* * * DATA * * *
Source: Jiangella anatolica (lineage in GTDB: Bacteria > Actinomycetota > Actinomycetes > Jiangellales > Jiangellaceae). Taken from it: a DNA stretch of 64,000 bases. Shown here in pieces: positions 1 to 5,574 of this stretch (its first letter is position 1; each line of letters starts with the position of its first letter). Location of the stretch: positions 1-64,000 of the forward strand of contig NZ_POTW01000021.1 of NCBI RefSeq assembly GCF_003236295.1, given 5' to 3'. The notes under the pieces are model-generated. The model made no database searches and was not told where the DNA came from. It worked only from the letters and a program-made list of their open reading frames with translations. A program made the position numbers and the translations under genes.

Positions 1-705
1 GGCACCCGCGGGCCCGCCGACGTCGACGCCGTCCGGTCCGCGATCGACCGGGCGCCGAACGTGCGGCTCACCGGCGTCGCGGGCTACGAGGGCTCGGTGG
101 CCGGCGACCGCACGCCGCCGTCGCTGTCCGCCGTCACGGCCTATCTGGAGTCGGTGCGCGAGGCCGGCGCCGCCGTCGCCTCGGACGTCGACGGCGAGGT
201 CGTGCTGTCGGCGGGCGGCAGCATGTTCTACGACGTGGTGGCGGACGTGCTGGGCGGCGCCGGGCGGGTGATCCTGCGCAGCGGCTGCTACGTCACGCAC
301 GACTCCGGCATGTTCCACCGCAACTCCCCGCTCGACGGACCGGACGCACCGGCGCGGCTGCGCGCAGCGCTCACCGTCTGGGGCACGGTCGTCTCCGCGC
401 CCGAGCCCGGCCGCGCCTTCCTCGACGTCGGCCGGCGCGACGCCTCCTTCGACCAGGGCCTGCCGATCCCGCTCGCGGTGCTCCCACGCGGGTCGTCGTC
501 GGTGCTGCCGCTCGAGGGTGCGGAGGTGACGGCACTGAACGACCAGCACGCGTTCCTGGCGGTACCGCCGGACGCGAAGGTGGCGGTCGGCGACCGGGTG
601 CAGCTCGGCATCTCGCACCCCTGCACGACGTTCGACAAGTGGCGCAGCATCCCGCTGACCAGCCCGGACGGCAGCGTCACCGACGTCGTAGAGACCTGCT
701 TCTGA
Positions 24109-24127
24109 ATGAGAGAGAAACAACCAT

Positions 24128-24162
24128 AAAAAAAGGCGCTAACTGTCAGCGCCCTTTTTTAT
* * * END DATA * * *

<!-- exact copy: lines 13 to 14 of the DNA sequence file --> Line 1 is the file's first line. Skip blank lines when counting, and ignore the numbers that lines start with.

Positions 24128-24162
24128 AAAAAAAGGCGCTAACTGTCAGCGCCCTTTTTTAT